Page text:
Kevin Crull Versus the Code of Journalistic Ethics

On Thursday, March 26, the chairman of the CRTC (the Canadian broadcast regulator), Jean-Pierre Blais, announced the so-called “pick-and pay” policy that will give consumers more freedom to choose cable and satellite TV channels. It was expected that this decision would be bad for the bottom line at BCE, the parent company of Bell Media.

Kevin CrullMr. Blais was promptly interviewed on BNN, a Bell-Media-owned business news station. Kevin Crull (pictured here), then president of Bell Media, which also owns CTV, was enraged by the decision and called in Wendy Freeman, who was in charge of CTV News. He told her Mr. Blais was not to appear on CTV News.

CTV journalists considered this interference a serious matter and decided that complying with such an order would be a breach of journalistic ethics, which demand resistance to interference of this nature. After intense internal debate, they defied the order.

Last Thursday, Kevin Crull was forced to apologize and lost his job, effective immediately.

Sources: The Globe and Mail and the Toronto Star


4 responses to “Kevin Crull Versus the Code of Journalistic Ethics

  1. There were people who the CBC, at least The Journal, would never interview: Barbara Amiel is one example. It may never have been stated, just understood.

    The Bell man is in that fine tradition.

  2. So pleased to hear that journalists are still able to defy censorship by their supposed owners. Journalists have a special place in the community, largely derived from their role as the eyes and ears of the people.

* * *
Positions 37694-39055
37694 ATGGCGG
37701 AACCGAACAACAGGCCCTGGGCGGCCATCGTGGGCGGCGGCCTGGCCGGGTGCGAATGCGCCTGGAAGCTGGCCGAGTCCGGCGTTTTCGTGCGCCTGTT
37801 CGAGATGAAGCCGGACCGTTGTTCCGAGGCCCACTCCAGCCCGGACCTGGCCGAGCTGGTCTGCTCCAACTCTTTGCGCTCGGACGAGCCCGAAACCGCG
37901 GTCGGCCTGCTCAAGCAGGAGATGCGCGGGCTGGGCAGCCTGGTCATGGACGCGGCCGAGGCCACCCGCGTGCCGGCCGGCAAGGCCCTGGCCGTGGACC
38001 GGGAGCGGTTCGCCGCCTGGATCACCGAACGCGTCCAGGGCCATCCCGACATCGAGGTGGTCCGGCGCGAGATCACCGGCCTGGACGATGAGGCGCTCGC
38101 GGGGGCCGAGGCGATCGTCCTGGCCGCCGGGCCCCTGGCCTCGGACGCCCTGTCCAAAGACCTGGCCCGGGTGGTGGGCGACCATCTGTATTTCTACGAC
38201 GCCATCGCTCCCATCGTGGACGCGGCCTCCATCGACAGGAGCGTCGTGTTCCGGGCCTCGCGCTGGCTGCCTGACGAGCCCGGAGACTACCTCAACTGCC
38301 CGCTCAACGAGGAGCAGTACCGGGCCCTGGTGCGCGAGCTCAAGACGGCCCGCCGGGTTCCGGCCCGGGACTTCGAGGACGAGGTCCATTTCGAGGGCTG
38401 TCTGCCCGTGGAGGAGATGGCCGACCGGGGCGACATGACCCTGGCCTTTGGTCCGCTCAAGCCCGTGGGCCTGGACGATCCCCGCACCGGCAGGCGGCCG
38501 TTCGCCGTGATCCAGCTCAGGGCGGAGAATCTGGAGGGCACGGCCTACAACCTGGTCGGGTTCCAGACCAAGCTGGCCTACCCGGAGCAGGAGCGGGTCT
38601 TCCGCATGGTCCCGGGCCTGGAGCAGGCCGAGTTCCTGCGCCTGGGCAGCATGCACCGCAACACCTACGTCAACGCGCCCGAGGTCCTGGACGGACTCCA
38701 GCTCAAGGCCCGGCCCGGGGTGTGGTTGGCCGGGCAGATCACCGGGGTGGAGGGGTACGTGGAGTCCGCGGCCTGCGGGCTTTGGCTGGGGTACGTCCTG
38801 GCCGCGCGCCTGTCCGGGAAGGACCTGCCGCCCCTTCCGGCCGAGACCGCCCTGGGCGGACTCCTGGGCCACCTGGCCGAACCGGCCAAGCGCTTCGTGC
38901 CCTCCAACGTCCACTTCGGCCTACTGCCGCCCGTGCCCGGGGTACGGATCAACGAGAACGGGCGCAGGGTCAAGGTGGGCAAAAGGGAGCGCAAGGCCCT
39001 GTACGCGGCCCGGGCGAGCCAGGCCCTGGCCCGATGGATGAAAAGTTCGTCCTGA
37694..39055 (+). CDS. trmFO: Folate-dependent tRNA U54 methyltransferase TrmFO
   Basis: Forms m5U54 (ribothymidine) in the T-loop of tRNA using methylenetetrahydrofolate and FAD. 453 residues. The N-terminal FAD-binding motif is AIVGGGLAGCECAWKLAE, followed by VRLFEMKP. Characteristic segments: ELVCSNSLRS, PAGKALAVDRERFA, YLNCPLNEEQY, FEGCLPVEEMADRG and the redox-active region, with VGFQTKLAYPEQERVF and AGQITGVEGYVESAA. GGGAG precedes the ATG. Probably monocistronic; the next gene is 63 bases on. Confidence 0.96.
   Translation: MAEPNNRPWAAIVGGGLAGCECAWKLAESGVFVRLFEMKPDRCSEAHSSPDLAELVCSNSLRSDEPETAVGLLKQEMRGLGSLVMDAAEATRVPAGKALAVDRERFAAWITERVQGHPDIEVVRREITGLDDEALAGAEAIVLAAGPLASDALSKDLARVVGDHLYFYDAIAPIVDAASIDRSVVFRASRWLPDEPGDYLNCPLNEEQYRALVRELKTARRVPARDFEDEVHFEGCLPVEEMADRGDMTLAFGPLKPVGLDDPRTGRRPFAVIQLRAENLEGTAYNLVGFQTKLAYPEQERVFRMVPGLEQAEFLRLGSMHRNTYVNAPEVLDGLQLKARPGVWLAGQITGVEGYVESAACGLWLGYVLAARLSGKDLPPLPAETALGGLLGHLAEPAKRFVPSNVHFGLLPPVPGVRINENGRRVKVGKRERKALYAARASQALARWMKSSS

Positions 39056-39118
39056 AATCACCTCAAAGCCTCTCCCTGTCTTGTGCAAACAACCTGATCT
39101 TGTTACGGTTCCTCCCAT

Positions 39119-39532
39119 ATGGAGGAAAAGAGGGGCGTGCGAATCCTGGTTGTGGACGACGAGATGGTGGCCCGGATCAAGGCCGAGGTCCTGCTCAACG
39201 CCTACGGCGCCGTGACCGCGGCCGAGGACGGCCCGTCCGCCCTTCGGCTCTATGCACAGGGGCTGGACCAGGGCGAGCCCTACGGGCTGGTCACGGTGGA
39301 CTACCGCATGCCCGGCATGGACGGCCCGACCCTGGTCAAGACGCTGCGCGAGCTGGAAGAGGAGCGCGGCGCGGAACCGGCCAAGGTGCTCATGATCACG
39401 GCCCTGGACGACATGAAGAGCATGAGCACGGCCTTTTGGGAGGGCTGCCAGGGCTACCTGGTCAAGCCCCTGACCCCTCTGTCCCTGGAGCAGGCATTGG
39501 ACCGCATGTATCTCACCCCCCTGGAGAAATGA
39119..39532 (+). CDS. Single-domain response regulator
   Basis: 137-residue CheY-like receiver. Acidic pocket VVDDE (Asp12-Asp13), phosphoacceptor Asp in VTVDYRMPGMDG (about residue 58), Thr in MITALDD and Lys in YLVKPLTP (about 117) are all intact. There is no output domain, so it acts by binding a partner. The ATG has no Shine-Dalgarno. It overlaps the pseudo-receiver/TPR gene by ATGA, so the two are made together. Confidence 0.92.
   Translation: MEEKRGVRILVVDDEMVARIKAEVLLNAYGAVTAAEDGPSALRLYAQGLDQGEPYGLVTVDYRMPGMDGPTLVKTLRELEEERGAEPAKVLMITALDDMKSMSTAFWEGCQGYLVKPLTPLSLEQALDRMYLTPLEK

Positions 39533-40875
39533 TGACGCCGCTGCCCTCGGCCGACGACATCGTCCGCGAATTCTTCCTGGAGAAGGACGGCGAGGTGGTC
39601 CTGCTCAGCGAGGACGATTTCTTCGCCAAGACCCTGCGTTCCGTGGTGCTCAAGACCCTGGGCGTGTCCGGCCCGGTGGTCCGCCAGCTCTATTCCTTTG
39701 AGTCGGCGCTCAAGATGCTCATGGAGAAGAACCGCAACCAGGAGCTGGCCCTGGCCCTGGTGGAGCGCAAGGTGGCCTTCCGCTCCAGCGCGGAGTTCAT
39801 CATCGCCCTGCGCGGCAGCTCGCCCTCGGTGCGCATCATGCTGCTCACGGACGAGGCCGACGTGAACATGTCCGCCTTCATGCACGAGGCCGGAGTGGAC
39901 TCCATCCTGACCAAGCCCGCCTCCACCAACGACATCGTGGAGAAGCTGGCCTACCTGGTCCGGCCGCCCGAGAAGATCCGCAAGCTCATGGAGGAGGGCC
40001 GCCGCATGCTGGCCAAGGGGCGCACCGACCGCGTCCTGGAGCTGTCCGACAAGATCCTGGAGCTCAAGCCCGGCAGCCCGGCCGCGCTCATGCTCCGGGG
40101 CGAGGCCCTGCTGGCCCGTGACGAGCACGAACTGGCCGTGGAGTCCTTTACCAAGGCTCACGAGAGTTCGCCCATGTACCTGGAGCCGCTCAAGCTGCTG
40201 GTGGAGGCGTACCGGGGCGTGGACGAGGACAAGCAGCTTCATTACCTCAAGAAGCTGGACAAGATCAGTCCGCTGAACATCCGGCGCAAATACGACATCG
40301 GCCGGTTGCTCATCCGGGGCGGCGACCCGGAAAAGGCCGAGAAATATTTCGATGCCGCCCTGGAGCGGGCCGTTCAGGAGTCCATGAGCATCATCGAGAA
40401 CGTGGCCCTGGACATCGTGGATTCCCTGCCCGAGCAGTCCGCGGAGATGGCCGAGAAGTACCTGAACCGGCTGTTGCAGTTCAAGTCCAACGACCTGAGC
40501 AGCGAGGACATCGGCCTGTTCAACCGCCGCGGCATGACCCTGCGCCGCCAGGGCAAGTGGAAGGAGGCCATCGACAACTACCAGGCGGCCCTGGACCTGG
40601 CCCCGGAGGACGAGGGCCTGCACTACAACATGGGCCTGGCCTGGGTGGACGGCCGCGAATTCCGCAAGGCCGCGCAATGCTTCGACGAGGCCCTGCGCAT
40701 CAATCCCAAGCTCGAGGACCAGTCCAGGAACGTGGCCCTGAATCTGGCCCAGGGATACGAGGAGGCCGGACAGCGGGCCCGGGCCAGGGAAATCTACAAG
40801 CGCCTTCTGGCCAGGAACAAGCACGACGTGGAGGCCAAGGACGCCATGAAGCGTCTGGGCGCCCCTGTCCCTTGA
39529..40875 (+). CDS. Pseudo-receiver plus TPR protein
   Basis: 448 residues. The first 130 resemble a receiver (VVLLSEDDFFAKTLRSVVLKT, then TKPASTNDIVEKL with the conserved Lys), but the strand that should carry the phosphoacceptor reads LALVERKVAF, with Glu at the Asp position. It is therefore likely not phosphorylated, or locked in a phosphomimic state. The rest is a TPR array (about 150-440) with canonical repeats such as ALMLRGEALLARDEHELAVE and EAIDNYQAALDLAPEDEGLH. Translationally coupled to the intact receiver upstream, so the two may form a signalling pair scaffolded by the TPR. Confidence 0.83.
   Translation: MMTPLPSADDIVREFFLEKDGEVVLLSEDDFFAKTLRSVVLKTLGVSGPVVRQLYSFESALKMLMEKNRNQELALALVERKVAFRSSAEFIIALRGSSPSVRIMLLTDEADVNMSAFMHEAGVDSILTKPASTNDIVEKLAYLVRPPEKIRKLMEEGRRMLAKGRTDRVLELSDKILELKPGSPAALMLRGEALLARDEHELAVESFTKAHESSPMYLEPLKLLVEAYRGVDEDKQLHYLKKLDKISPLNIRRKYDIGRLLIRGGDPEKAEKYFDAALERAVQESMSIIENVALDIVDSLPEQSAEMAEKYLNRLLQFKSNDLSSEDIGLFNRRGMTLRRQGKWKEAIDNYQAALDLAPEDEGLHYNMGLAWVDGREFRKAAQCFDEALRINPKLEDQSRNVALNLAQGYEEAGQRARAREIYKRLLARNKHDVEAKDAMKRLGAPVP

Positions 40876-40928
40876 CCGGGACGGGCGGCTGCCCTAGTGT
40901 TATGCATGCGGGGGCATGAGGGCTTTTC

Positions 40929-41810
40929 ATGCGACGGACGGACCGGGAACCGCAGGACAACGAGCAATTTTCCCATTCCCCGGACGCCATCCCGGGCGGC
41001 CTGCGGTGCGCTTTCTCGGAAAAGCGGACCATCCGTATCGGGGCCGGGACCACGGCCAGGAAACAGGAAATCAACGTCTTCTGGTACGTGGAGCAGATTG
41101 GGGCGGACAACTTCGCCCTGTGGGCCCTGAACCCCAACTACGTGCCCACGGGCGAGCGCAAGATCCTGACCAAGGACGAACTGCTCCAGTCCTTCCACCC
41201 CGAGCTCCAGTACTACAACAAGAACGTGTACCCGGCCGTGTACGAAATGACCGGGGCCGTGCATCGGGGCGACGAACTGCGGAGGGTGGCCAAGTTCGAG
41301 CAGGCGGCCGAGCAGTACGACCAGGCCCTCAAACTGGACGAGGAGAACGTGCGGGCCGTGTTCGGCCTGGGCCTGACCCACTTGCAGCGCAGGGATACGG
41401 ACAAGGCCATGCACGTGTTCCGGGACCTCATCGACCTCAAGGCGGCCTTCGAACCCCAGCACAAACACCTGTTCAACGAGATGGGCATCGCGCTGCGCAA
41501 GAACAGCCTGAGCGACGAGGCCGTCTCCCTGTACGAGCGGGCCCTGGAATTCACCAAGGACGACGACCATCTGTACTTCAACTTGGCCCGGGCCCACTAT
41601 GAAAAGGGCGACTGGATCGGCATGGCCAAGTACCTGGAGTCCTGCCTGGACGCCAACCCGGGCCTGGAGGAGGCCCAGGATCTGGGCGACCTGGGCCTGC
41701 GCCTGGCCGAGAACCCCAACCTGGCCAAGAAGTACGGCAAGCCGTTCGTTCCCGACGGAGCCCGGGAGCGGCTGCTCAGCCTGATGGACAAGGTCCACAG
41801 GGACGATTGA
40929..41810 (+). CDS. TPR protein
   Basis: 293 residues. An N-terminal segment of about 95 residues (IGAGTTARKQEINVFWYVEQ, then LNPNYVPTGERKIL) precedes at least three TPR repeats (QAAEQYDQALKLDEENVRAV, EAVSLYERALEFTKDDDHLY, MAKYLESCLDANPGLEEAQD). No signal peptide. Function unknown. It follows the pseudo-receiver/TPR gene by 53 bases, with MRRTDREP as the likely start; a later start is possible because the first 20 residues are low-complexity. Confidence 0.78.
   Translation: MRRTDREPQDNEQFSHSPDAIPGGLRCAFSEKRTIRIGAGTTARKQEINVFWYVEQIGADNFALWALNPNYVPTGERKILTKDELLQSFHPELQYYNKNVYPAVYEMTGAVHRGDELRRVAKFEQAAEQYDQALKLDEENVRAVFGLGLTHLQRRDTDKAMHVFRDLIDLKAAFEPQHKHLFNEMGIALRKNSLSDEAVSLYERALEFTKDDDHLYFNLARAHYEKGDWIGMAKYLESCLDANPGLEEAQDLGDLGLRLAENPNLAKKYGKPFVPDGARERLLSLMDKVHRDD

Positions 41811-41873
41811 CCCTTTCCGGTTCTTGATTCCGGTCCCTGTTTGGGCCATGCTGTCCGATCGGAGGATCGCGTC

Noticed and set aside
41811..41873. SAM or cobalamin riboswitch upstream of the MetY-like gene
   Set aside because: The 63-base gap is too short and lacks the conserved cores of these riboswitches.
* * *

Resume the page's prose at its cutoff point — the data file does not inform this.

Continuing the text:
If they lose that role by selective and biased reporting they lose that special place and eventually, their relevance.
    I don’t know what it’s like elsewhere with world, but in Australia this has been forgotten by media baron Rupert Murdoch’s hirelings

  3. Crull is obviously too dumb to hold that job. All organizations have some sacred cows that sometimes skew the news coverage but nothing as crass as this. He should have simply asked to be interviewed as well and made his case. It also raises the issue whether Bell is just too big for its own and the public’s good.

  4. A little — somewhat humourous — addendum to the above. My very first job in journalism was at the Windsor Star. One day I wrote that someone made a statement on the radio. It was expunged from my copy and the city editor explained that the paper’s owners — the Graybiel family — had been denied a radio license some years previously and any mention of radio in the newspaper was strictly verboten!